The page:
Baltimore MD - June 13, 2019 - On Tuesday, June 11, Dr. Roneet Lev spoke to an audience of about 150 adults and teens at Congregation Shomrei Emunah under the auspices of Chayeinu*. Dr. Lev is the first chief medical officer of the White House Office of National Drug Control Policy (ONDCP). She has 25 years of experience as an emergency physician treating frontline cases of addiction.
Dr. Lev’s presentation topic was “It’s Just Marijuana, Right?” She is outspoken in her concern about the trend in downplaying the potential dangers of marijuana, especially for teens and other young people under the age of 25, whose brains are still in the developmental phase. She notes that people who use marijuana with some regularity before age 25 are 4 to 7 times more likely than adults to develop a marijuana use disorder and related psychosis. She also indicated that 30% of those who use marijuana regularly develop some degree of marijuana addiction, stressing that just because some people can use marijuana without becoming addicted does not mean that it is safe for all (especially teens, who are much more susceptible).
Other key points in Dr. Lev’s presentation included:
- Over 70,000 Americans die every year from drugs. Most die from some kind of drug mixture. (Source: CDC mortality data, 2017)
- Approximately 25% of those deaths include medications (Source: CDC mortality data)
- About 20 million Americans (about 1 in ten over the age of 12) suffer from an alcohol or drug use disorder, yet only about 12% seek treatment
- You can’t compare marijuana from the 60’s and 70’s (which had THC levels of about 3%) with the cannabis of today (which often contains 25% THC or more) (THC is the main psychoactive compound in marijuana which produces the intoxication or hallucination effect)
- Fentanyl has been found in various drugs including heroin, cocaine, methamphetamine, fake prescription pills and even marijuana. The FDA and states do not regulate marijuana or marijuana products, therefore there is no oversight to eliminate contaminations that are in marijuana products. That includes marijuana supplied by “medical” dispensaries and also with the CBD products being sold in stores. (CBD is the compound derived from marijuana and hemp which has been touted for its potential medicinal qualities)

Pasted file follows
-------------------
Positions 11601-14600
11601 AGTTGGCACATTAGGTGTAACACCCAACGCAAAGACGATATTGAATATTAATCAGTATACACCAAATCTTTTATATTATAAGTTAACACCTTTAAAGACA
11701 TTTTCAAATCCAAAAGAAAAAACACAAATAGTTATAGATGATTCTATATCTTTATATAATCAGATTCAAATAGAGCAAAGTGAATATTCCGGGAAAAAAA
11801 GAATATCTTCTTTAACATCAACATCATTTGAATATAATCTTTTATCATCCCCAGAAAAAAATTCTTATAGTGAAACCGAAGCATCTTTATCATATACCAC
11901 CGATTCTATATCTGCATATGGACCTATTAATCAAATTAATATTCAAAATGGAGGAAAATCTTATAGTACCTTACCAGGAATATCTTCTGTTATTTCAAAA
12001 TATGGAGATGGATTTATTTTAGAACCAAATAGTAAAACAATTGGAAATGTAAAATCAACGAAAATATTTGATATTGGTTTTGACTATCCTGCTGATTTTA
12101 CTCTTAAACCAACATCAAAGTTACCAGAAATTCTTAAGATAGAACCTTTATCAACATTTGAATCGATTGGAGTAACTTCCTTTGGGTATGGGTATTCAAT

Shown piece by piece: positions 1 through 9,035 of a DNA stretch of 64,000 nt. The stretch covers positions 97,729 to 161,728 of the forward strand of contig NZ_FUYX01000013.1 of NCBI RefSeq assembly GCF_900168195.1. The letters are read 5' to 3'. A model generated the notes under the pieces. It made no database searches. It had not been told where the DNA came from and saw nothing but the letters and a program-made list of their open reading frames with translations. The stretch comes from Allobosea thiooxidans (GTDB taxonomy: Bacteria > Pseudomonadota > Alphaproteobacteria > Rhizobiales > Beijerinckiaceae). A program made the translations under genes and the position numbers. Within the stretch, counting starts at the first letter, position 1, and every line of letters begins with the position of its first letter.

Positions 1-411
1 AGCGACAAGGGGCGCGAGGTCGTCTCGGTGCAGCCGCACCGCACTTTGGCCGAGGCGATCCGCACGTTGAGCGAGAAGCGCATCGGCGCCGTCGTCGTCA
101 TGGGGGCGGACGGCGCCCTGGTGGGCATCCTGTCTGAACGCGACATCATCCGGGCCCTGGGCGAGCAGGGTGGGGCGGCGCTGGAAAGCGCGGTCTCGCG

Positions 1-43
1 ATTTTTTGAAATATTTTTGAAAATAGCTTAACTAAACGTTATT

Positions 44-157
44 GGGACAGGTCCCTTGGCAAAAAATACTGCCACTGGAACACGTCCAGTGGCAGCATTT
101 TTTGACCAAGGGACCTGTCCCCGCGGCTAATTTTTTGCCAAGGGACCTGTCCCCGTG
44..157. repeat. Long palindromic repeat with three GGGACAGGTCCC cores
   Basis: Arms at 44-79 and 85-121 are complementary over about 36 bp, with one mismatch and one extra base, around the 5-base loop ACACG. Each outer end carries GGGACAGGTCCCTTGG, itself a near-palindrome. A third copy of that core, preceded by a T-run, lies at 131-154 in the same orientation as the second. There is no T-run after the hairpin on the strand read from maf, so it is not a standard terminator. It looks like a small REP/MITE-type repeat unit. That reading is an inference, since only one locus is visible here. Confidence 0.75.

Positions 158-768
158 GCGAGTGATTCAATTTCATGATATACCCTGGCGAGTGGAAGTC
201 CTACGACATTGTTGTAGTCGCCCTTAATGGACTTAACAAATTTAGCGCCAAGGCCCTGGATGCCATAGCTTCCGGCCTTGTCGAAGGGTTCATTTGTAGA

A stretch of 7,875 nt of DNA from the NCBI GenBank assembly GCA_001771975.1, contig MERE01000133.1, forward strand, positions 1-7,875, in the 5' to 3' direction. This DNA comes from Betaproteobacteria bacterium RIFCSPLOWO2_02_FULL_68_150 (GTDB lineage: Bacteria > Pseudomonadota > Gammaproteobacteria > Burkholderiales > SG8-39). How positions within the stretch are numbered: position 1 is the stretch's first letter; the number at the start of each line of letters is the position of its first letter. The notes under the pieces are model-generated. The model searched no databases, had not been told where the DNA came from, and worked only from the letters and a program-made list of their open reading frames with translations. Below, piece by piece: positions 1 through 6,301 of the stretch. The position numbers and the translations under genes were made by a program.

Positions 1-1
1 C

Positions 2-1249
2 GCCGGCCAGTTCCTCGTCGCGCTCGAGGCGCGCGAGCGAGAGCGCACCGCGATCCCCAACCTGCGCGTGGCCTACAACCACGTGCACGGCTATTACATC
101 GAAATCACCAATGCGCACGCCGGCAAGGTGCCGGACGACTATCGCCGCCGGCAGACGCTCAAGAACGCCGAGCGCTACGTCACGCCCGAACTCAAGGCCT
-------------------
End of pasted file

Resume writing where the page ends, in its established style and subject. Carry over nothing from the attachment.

- Doctors see cases of marijuana poisoning every day – in psychosis, panic attacks, cardiac side effects, lung effects, and drugged driving
- A person’s brain is still in development through age 25. There is reason to be very concerned about the impact marijuana has on brain development, even though there is widespread misinformation about marijuana’s “safety.” This should lead us to be very concerned about youth using any form of marijuana.
- There are serious side effects (some diagnosable) that result from regular marijuana usage (e.g. psychosis, excited delirium, panic attacks, suicide, seizures, amotivational disorder, scromiting, etc.)
- People ask whether marijuana is a “gateway drug” (that leads to more serious drug addiction). For many it is, even if it is not for some others. Although not every person who tries marijuana will end up addicted to heroin or cocaine, almost all heroin and cocaine users started their drug use with marijuana.
- The concept of “medical marijuana” was developed by the marijuana industry, not by the medical community. A doctor can write a real prescription for THC in the form of Marinol or CBD in the form of Epidiolex. A “medical” marijuana card is not a medical prescription that requires a diagnosis of risks and benefits, a physical examination, a review of other medication to make sure there are no drug interactions, etc. There is no real prescription for marijuana in terms of treating it like other prescribed medications.
*Chayeinu is a local Baltimore organization operating in the Orthodox community to provide education and increased awareness about the dangers of addiction. For more information or to be added to the Chayeinu email list, please contact email@example.com
Photo Credit: BJLife/KF Productions
Dr. Lev is outspoken in her concern about the trend in downplaying the potential dangers of marijuana, especially for teens and other young people under the age of 25, whose brains are still in the developmental phase.